No surgical resection of primary site or neck dissection (excisional biopsy of lymph node is permitted) Human Papilloma Virus (HPV) testing of tumor performed; HPV p16 by immunohistochemistry Stage III or IVa disease (T1-2N1-3M0, T3-4N0-3M0) excluding T1-2N1 oral cavity and tonsil primaries and any N2C or bilateral N3 disease. Patients with T2N0 cancer of the base of tongue and hypopharynx are eligible ECOG performance status 0-1 Age >18 years No current pregnancy No other invasive malignancies within (...) the last 2 years Patients with basal cell or squamous cell skin cancers or carcinoma in situ of any site are eligible. No prior radiotherapy to the head and neck region No prior cisplatin chemotherapy No symptomatic coronary disease or myocardial infarction within the last 6 months Laboratory evaluation: ANC > 2,000/mm3, platelets >100,000/mm3, creatinine < 1.5 mg/dl, creatinine clearance > 50 ml/min, bilirubin < 1.5 mg/dl, AST or ALT < 2X upper normal limit Study-specific consent signed prior to entry

2011 Clinical Trials

1817. Radiation Therapy With Cisplatin or Cetuximab in Treating Patients With Oropharyngeal Cancer

No multidrug resistance for HIV infection Not seropositive for hepatitis B (hepatitis B surface antigen positive or anti-hepatitis B core antigen positive) or hepatitis C (anti-hepatitis C antibody positive) Immunity to hepatitis B (anti-hepatitis B surface antibody positive) allowed No prior invasive malignancy except non-melanoma skin cancer, or malignancy for which the patient has been disease-free for at least 3 years (e.g., carcinoma in situ of the breast, oral cavity, or cervix) No severe, active co (...) , such as cetuximab, can block tumor growth in different ways. Some block the ability of tumor cells to grow and spread. Others find tumor cells and help kill them or carry tumor-killing substances to them. It is not yet known whether radiation therapy is more effective with cisplatin or cetuximab in treating oropharyngeal cancer. PURPOSE: This phase III trial is studying radiation therapy with cisplatin or cetuximab to see how well it works in treating patients with oropharyngeal cancer. Condition or disease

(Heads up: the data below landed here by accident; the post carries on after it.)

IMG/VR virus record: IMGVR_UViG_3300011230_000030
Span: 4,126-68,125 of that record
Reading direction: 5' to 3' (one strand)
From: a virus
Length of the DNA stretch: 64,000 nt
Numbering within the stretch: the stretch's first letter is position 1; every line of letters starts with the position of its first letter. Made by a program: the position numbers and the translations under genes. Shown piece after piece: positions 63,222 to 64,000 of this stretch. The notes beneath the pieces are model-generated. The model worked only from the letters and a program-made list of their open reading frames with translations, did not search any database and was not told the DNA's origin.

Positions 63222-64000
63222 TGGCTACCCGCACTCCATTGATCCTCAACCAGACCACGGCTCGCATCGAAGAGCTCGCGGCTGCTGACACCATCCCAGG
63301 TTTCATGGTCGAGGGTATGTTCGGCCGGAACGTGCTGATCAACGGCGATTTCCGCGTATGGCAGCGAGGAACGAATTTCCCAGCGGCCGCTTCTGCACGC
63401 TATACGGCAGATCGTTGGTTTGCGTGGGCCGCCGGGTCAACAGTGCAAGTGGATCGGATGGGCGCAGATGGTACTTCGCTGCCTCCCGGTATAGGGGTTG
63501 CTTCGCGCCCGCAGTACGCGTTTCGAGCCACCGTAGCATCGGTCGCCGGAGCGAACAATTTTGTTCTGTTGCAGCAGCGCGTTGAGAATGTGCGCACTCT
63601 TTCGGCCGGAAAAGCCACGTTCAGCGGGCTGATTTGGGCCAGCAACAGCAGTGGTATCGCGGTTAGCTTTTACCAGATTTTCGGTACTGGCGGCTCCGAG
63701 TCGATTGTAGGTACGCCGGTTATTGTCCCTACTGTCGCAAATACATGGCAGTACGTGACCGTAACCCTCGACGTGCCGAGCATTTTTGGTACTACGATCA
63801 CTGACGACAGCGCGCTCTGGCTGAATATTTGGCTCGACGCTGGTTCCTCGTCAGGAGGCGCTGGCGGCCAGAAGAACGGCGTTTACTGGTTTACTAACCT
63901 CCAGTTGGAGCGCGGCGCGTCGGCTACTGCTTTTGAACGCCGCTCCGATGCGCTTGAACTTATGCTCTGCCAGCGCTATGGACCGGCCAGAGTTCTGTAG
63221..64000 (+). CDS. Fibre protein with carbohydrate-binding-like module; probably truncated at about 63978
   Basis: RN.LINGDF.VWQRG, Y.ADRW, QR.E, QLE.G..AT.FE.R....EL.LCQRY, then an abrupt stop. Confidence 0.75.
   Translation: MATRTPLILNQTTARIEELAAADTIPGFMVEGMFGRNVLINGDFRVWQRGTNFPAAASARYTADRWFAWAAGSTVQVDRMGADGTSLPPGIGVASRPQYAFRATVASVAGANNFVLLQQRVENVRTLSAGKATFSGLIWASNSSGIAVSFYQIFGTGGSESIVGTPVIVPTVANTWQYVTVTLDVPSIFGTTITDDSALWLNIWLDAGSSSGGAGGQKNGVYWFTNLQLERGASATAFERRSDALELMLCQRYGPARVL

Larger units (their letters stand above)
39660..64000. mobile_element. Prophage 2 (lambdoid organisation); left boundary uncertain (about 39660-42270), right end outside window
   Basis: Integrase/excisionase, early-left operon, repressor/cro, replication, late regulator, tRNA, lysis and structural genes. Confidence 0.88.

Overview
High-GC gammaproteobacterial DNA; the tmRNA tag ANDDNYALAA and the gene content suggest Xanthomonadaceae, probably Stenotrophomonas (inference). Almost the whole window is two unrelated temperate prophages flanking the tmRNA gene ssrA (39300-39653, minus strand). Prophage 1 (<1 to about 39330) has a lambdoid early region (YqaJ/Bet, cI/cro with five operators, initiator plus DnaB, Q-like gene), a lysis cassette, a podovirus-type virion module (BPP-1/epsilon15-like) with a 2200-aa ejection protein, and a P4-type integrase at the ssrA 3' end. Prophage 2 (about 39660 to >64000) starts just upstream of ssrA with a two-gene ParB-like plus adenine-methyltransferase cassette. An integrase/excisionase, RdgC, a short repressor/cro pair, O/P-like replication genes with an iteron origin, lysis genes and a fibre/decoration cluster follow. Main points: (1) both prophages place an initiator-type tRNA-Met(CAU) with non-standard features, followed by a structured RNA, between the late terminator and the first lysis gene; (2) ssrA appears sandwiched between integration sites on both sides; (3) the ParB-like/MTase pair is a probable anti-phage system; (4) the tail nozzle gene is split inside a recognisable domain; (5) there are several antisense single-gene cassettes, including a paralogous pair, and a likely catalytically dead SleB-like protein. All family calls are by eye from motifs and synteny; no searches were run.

2011 Clinical Trials

1818. A Study to Evaluate the Efficacy of MuGard for the Amelioration of Oral Mucositis in Head and Neck Cancer Patients

Identifier: Other Study ID Numbers: APC-10U1101 First Posted: January 26, 2011 Last Update Posted: September 12, 2013 Last Verified: September 2013 Keywords provided by Access Pharmaceuticals, Inc.: Mucositis Head and Neck Cancer Squamous Cell Cancer Chemotherapy Radiation Therapy Oral Rinse Additional relevant MeSH terms: Layout table for MeSH terms Head and Neck Neoplasms Mucositis Stomatitis Neoplasms by Site Neoplasms Gastroenteritis Gastrointestinal Diseases Digestive System Diseases Mouth Diseases (...) of head and neck cancer are at high risk of developing oral mucositis as an adverse side-effect of cancer treatment. MuGard was previously shown to reduce the incidence and severity of mucositis in head and neck cancer patients undergoing radiation therapy when compared with data from historical control groups. The purpose of this study is to perform a direct comparison of the effectiveness of MuGard with a control group. Condition or disease Intervention/treatment Phase Oral Mucositis Device: MuGard

2011 Clinical Trials

1819. Carboplatin, Paclitaxel, Cetuximab, and Erlotinib Hydrochloride in Treating Patients With Metastatic or Recurrent Head and Neck Squamous Cell Cancer

the growth of tumor cells by blocking some of the enzymes needed for cell growth. Giving combination chemotherapy together with cetuximab and erlotinib hydrochloride may kill more tumor cells. Condition or disease Intervention/treatment Phase Metastatic Squamous Neck Cancer With Occult Primary Squamous Cell Carcinoma Recurrent Metastatic Squamous Neck Cancer With Occult Primary Recurrent Salivary Gland Cancer Recurrent Squamous Cell Carcinoma of the Hypopharynx Recurrent Squamous Cell Carcinoma (...) ; persistent disease without clear-cut progression after radiotherapy can be considered measurable if biopsy-proven at least 8 weeks after completion of radiation therapy Patients with a prior history of squamous cell or basal carcinoma of the skin or in situ cervical cancer must have been curatively treated; patients with a history of other prior malignancy must have been treated with curative intent and must have remained disease-free for 3 years post diagnosis No current peripheral neuropathy > grade 2

2011 Clinical Trials

1820. French Biological Observatory on Lung Cancer in Never Smokers

or disease Lung Cancer Detailed Description: According to WHO, 25% of lung cancer worldwide occurs in lifelong never smokers. Lung cancer in never smokers (LCINS) shows many clinical, epidemiological, molecular and genomic differences comparing to tobacco-related neoplasm. So, it is now considered as a separate entity. LCINS particularly occurs in women and Asian. They are mainly adenocarcinoma. Known risk factors are occupational exposure, environmental tobacco smoking, familial history of cancer (...) Francophone de Cancerologie Thoracique: lung cancer smoking molecular epidemiology genetic polymorphism risk factors never smokers histologically/cytologically confirmed Additional relevant MeSH terms: Layout table for MeSH terms Lung Neoplasms Respiratory Tract Neoplasms Thoracic Neoplasms Neoplasms by Site Neoplasms Lung Diseases Respiratory Tract Diseases

2011 Clinical Trials